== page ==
Tag: Corsican Mafia
BASTIA, France — An alleged key figure in one of Corsica’s most powerful crime families, Maurice Costa of the “Brise de Mer” gang, was gunned down in broad daylight Tuesday at his local butcher shop, police said.
Two masked gunmen shot and killed Costa, 60, at 11:08 am (0908 GMT) through the window of the butcher shop in the village of Ponte-Leccia in the north of the French island, police said.
Police said a single hunting rifle was fired at least twice and that Costa died on the spot after being struck in the chest. The gunmen fled in a car that was later found burned a few kilometres (miles) from the village.
A bystander in the shop was also lightly injured by broken glass, police said.
Costa is the 11th presumed member of the “Brise de Mer” (Sea Breeze) gang killed since 2008 in what local police believe is a settling of accounts between criminal gangs.
The gang, named after a bar in the northeastern Corsican city of Bastia where members allegedly gathered, is considered one of the most powerful and influential criminal organisations on the island.
It is alleged to have carried out a series of daring armed robberies in the 1980s and 1990s.
Among them was Switzerland’s biggest-ever bank robbery — the 1990 theft of 31.4 million Swiss francs (now worth 26 million euros/$32 million) from the Union Bank of Switzerland’s branch in central Geneva. The money was never recovered.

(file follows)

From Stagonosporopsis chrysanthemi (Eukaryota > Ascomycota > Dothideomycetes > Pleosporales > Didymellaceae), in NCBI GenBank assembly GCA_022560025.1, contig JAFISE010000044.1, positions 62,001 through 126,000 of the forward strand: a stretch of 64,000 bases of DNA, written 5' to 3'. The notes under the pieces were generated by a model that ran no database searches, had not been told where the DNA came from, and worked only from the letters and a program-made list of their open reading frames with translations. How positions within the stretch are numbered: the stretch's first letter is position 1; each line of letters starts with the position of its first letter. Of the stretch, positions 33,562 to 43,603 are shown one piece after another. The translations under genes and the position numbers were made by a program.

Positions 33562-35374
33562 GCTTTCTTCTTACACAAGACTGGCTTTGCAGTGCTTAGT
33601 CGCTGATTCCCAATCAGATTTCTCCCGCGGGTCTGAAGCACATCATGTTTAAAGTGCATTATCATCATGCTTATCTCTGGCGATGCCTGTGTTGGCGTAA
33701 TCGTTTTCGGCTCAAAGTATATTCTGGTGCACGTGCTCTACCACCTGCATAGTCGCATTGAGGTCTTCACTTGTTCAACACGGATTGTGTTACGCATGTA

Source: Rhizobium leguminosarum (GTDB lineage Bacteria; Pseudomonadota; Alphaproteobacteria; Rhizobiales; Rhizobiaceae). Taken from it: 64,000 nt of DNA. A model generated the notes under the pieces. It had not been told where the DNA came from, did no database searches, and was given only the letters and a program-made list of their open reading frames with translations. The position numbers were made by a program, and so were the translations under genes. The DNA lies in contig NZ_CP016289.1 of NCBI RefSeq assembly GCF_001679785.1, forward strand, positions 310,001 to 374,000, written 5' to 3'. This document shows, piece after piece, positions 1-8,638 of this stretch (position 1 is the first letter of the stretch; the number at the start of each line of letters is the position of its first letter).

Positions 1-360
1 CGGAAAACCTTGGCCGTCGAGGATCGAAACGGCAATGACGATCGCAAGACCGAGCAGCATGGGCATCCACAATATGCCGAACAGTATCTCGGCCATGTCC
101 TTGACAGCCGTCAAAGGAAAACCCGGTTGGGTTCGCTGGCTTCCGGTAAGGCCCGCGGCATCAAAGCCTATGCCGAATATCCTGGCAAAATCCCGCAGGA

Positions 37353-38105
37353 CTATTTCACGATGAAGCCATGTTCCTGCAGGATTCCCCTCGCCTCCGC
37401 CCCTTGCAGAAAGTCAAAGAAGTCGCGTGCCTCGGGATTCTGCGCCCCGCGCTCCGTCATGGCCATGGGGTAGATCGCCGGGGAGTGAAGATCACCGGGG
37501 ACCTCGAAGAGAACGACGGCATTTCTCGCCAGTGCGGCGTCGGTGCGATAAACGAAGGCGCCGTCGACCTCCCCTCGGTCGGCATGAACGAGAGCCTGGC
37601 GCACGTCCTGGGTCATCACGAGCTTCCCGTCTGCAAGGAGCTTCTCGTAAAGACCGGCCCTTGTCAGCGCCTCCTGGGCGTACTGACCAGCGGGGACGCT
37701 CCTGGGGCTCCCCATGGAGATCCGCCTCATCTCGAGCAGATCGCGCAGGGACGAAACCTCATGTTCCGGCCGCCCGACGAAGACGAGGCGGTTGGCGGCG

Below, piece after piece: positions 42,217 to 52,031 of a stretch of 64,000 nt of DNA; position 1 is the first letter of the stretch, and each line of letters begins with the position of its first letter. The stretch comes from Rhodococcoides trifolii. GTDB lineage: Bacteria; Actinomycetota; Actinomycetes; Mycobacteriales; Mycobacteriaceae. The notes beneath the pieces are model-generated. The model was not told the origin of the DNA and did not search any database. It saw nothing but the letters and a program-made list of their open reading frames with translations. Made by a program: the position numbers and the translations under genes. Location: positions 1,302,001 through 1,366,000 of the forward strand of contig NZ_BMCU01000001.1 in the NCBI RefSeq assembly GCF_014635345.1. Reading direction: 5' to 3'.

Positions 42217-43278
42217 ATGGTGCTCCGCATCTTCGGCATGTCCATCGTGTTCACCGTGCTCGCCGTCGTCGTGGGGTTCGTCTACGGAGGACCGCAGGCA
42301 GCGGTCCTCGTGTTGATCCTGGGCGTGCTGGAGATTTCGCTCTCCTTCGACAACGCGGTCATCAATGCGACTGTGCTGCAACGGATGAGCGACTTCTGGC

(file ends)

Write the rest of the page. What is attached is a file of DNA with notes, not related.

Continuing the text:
The gang, whose presumed members often denied its existence at trial, was allegedly involved in a wide range of crimes from money laundering to illegal gambling.
Costa was among three alleged “Brise de Mer” members who spectacularly escaped from a Bastia prison in 2001 by having a fake fax ordering their release sent to the facility’s warden.
All three, who were serving time on extortion and weapons charges, were later apprehended and are now dead. Before Costa, one was killed in explosion in 2009, the other gunned down the same year.
The three closures in three weeks suggest that French police have finally decided to end decades of tolerance towards the controversial venues.
Paris’s circles de jeu (gambling clubs) long held a reputation as being money-laundering dens controlled by Corsican gangsters based on the Mediterranean island or in Marseille.
Glamorised in detective novels, they were the subject of epic and bloody disputes between rival organized crime clans, notably in the so-called “gambling wars” of the 1970s. However, in recent years the surviving few were believed to have changed their ways.
Eight were still in operation last month but on Wednesday, about 200 officers from Paris’s judicial police swooped on Le Cercle Wagram and L’Eldo in the city’s 17th and 3rd arrondissements after a year-long investigation into their owners’ allegedly fraudulent practices.
The following day, a second swoop took place in Corsica, in which 30 suspects were arrested.
These included two actors from a TV series called Mafiosa, The Clan, shot on the island, and four retired police officers. About $1.1 million in cash was also seized. Just three weeks earlier, another club, Le Cercle Haussmann, in the 2nd arrondissement was raided and shut and seven people placed under investigation for illegal gambling practices.